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In a shocking revelation, Charlie Miller has reported that the iPad is crippled with the same memory addressing security vulnerability as the iPhone. It is said that a vital security feature known as “Address Space Layout Randomization (ASLR)” is missing in the operating software installed on this device. Apple products are known to use Data Execution Prevention or DEP to prevent malicious code from executing commands that can alter the system files or the operating software. ASLR is is used to allow only random memory addressing to store commands in different memory locations. Hence, the lack of ASLR feature weakens the defenses of DEP by allowing easy access to hackers, letting them run malicious scripts on existing commands within applications. Thus, it opens up new insecure portals for remote access, making the device vulnerable to external attacks.
Aaron Portnoy, a researcher at the security vulnerability tracking firm Tipping Point, has said, “It's inevitable that someone will do it in the very near future. But there's not a huge push to hack it. In terms of exploitation, it's just not that different from the iPhone."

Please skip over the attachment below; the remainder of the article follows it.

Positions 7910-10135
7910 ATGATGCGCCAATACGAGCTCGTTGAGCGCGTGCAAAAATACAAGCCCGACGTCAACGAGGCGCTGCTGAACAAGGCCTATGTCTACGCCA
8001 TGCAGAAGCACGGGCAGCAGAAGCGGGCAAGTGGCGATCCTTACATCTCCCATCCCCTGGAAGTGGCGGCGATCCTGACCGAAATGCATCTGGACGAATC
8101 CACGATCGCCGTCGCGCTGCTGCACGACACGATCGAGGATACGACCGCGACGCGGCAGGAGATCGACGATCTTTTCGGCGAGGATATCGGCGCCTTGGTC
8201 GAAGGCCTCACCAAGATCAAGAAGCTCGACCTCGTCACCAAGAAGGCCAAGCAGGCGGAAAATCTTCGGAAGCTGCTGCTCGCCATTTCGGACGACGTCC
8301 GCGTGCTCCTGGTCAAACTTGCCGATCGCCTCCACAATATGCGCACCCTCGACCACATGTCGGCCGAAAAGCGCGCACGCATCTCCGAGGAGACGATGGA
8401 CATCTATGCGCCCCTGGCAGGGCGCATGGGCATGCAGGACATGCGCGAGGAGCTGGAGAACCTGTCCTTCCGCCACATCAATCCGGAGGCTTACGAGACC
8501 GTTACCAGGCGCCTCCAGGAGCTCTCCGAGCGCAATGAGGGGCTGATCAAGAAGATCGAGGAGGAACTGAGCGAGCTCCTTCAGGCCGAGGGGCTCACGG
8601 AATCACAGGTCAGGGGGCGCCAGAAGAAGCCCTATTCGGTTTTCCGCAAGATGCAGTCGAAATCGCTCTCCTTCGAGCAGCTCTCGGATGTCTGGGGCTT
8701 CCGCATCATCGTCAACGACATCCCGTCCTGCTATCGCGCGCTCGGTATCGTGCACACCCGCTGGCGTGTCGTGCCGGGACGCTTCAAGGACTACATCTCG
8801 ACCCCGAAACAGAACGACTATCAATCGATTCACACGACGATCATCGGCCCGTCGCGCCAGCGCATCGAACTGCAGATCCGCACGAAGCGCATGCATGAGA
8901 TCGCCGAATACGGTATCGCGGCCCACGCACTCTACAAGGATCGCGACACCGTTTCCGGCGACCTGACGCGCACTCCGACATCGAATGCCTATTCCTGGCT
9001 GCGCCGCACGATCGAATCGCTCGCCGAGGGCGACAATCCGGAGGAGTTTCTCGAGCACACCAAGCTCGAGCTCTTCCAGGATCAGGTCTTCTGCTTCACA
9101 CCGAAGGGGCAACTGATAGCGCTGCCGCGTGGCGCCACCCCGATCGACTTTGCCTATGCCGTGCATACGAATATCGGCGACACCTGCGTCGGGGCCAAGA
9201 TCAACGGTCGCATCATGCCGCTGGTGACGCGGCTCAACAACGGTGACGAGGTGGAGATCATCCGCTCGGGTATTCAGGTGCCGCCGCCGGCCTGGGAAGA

It is a known fact that Apple holds a very small market share mainly limited to the US region. So, it is unlikely that there would be a mass scale attack on Apple's products. Although, one cannot deny the fact that a seasoned hacker could exploit any vulnerability in the software to steal critical information or data.
Aaron Portney says that it is not possible to actually compromise the iPad with a slew of attacks, using Weinmann and Lazzo's exploits in the current scenario. He adds that the software might just need “some tweaking” for better security. “The build of Safari is slightly different," he says. "You'd just have to port it to a different version of the software, which would take some debugging."